Builders chose to create a more flowing and cohesive feeling between the interior of the apartment and the street outside as well. This was done primarily through the installation of stunning floor-to-ceiling windows that are unlike anything the original lofts had featured previously.
In order to keep things open, airy, filled with light, and flowing but also still give different areas a bit of distinction, furnishings and built-in features were used like markers. For example, a custom bookcase made with three bays that rotate 90 degrees each was placed strategically in order to mark the border between the living room and the master suite. When the bays are turned to open, natural light floods both spaces, but turning the case back closes the bedroom off a little more privately.
The existing space is quite natural but industrial chic thanks to the use of concrete. This exposed material is used on the floor, walls, and ceiling, contrasting very well indeed with the inviting slightly more modern interior furnishings designers selected within the space. These are made up of an assortment of wood and metal finishes with interesting textures being prioritized. The contrast softens the space and warms the atmosphere up a little.
A primarily grey colour palette helps to warm the space up as well! Black is also heavily featured to create even more contrast with the concrete and the result is comfortable to look at but also quite streamlined and sophisticated.
Photographs by Jessie Webster
By Courtney • Jan 4, 2019
In the centre of the beautiful Germany city of Frankfurt, a pre-war residential building has been given facelift in order to not just update it but transform it into a piece of veritable street art. Main East Side Lofts by 1100 Architect attracts the eye and plays with visuals in a way that’s very unique indeed.
The Main East Side Lofts are part of a mixed-use building that stands high in a rapidly changing neighbour undergoing several update projects in the last few years. Originally, the building was intended to house a factory, but the design was never completed due to the outbreak of the First World War. Instead, it was used as a hospital first and worker’s housing later on.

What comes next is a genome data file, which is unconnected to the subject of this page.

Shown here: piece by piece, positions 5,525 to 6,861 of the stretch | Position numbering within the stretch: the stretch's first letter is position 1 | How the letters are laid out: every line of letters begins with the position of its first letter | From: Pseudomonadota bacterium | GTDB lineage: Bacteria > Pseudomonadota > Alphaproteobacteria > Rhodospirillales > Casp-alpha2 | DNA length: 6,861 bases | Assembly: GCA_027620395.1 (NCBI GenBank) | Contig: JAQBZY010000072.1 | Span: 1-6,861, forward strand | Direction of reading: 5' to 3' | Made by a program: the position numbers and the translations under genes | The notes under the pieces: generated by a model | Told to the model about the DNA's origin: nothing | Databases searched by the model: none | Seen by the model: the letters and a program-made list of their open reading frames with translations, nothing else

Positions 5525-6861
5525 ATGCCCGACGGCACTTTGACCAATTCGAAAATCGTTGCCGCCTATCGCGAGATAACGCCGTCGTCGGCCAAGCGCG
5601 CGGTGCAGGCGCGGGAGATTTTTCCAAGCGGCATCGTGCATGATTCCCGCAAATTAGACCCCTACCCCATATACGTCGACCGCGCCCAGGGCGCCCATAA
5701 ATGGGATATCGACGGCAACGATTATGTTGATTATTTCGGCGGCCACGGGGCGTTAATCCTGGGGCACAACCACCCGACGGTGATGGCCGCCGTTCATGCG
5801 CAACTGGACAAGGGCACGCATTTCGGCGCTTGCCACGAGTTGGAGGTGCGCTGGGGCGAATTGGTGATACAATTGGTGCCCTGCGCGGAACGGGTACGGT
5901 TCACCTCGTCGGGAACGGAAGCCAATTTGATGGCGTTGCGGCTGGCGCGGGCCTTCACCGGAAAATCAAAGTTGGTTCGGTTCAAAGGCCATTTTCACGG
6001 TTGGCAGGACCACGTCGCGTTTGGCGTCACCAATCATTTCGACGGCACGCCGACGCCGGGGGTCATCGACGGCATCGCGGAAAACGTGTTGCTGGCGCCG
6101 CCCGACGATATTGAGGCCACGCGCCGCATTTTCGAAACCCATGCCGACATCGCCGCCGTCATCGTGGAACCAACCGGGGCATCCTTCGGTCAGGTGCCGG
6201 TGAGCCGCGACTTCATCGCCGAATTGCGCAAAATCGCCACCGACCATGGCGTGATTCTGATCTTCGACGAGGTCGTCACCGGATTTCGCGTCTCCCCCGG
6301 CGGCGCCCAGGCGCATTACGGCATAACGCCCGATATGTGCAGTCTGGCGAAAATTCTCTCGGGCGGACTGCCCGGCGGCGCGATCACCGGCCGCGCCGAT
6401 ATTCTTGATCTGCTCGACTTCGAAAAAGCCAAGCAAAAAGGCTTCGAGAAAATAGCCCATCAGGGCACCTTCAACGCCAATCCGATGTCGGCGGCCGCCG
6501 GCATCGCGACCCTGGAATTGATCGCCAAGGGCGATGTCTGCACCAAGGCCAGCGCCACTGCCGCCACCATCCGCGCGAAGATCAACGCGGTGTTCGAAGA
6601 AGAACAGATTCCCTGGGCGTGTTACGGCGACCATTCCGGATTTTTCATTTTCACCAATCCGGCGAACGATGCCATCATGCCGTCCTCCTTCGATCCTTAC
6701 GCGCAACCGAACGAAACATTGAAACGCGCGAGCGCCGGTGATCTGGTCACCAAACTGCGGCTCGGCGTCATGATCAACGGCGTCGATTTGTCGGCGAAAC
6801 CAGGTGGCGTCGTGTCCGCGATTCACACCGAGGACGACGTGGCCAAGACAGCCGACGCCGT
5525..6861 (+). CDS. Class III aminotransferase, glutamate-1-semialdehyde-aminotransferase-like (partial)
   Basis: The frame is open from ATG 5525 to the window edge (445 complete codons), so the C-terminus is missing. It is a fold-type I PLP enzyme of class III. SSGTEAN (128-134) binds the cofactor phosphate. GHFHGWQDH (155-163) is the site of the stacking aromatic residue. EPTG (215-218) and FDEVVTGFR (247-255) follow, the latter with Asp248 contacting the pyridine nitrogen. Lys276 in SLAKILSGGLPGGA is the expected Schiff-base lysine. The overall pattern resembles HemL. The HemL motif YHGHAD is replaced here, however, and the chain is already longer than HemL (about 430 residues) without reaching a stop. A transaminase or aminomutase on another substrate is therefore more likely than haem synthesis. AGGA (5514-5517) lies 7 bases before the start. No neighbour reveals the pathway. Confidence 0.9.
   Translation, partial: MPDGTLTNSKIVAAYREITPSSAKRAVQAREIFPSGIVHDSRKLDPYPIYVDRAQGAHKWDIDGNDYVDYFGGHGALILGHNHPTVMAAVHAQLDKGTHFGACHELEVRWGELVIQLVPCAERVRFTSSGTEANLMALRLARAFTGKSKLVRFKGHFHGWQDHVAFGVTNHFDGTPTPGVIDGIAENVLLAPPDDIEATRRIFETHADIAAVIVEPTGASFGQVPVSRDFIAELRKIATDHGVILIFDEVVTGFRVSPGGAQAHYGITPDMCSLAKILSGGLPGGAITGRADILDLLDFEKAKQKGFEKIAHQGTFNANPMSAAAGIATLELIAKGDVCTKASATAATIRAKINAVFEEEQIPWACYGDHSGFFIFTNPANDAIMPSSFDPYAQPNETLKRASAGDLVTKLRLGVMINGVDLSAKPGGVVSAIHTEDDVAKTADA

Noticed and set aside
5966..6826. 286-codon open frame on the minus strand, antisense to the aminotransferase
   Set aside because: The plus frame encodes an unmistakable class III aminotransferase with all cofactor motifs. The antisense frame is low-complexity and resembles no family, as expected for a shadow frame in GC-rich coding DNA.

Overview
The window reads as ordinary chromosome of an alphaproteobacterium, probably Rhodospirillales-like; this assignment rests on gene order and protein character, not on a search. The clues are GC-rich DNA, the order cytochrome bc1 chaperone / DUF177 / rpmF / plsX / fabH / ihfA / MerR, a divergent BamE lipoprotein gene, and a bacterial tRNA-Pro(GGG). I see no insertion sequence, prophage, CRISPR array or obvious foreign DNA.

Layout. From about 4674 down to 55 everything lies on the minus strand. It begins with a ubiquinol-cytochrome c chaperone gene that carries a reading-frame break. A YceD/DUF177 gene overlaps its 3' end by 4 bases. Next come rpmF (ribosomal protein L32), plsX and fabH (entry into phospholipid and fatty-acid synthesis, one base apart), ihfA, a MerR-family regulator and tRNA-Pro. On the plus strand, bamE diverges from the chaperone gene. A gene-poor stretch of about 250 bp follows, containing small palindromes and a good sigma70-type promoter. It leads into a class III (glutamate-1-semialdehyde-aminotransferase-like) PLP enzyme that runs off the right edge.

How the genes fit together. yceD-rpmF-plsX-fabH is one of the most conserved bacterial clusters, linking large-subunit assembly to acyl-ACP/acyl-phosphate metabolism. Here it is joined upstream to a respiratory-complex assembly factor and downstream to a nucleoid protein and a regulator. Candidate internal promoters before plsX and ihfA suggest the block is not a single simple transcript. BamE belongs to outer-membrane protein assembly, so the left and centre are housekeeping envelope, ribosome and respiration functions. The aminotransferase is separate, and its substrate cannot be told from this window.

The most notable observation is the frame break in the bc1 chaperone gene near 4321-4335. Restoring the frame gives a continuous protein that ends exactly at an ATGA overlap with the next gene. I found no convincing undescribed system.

In this updating project, designers work with Frankfurt’s Landmarks Department and settled on an acceptable plan that involved transforming the existing building, as well as creating a contemporary addition of equal size. To make the two parts look like a cohesive whole, the new addition matches the original building in volume, rhythm, and proportion but looks as thought that half has been reimagined in a modern language and with much newer materials, creating a beautiful overall contrast.
Now that the building has been finished, the facade makes the cityscape more interesting. Inspired by the original mansard roof, it was conceived and built like a continuous wrapped, meaning that the outer surface of the building seamlessly folds along the height of the structure’s face and stretches upward to form the roof.
On every surface, the facade uniformly features a cement fibreboard with brightly coloured reveals in the window insets that serve as a fun highlight from a distance. The panels of these coloured sections bend to reflect light and capture a range of visual tones all across the width and height of the building’s face. Because of its modern character and shape, this colour popping facade creates a sort of contemporary foil around the landmark structure it was added to.